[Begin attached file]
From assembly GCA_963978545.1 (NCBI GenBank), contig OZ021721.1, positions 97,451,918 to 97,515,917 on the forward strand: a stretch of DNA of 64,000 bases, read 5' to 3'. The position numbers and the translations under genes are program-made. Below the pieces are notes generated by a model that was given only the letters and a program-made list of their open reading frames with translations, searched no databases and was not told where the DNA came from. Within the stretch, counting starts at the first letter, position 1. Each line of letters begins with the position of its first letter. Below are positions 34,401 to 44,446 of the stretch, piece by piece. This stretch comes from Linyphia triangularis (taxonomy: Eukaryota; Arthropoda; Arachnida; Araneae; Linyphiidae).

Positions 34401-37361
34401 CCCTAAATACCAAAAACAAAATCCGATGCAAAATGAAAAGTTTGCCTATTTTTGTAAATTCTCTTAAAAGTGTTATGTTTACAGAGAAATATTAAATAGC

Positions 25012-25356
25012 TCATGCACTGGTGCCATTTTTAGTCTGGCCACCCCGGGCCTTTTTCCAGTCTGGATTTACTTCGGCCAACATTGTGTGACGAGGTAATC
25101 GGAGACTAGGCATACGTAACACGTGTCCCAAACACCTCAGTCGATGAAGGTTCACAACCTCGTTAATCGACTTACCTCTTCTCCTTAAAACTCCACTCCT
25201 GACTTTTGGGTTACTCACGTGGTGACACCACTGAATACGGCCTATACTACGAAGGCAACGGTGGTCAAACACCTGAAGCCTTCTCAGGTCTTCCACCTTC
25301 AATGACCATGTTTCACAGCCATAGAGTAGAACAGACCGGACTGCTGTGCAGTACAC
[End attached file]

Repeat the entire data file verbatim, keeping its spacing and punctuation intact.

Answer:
From assembly GCA_963978545.1 (NCBI GenBank), contig OZ021721.1, positions 97,451,918 to 97,515,917 on the forward strand: a stretch of DNA of 64,000 bases, read 5' to 3'. The position numbers and the translations under genes are program-made. Below the pieces are notes generated by a model that was given only the letters and a program-made list of their open reading frames with translations, searched no databases and was not told where the DNA came from. Within the stretch, counting starts at the first letter, position 1. Each line of letters begins with the position of its first letter. Below are positions 34,401 to 44,446 of the stretch, piece by piece. This stretch comes from Linyphia triangularis (taxonomy: Eukaryota; Arthropoda; Arachnida; Araneae; Linyphiidae).

Positions 34401-37361
34401 CCCTAAATACCAAAAACAAAATCCGATGCAAAATGAAAAGTTTGCCTATTTTTGTAAATTCTCTTAAAAGTGTTATGTTTACAGAGAAATATTAAATAGC

Positions 25012-25356
25012 TCATGCACTGGTGCCATTTTTAGTCTGGCCACCCCGGGCCTTTTTCCAGTCTGGATTTACTTCGGCCAACATTGTGTGACGAGGTAATC
25101 GGAGACTAGGCATACGTAACACGTGTCCCAAACACCTCAGTCGATGAAGGTTCACAACCTCGTTAATCGACTTACCTCTTCTCCTTAAAACTCCACTCCT
25201 GACTTTTGGGTTACTCACGTGGTGACACCACTGAATACGGCCTATACTACGAAGGCAACGGTGGTCAAACACCTGAAGCCTTCTCAGGTCTTCCACCTTC
25301 AATGACCATGTTTCACAGCCATAGAGTAGAACAGACCGGACTGCTGTGCAGTACAC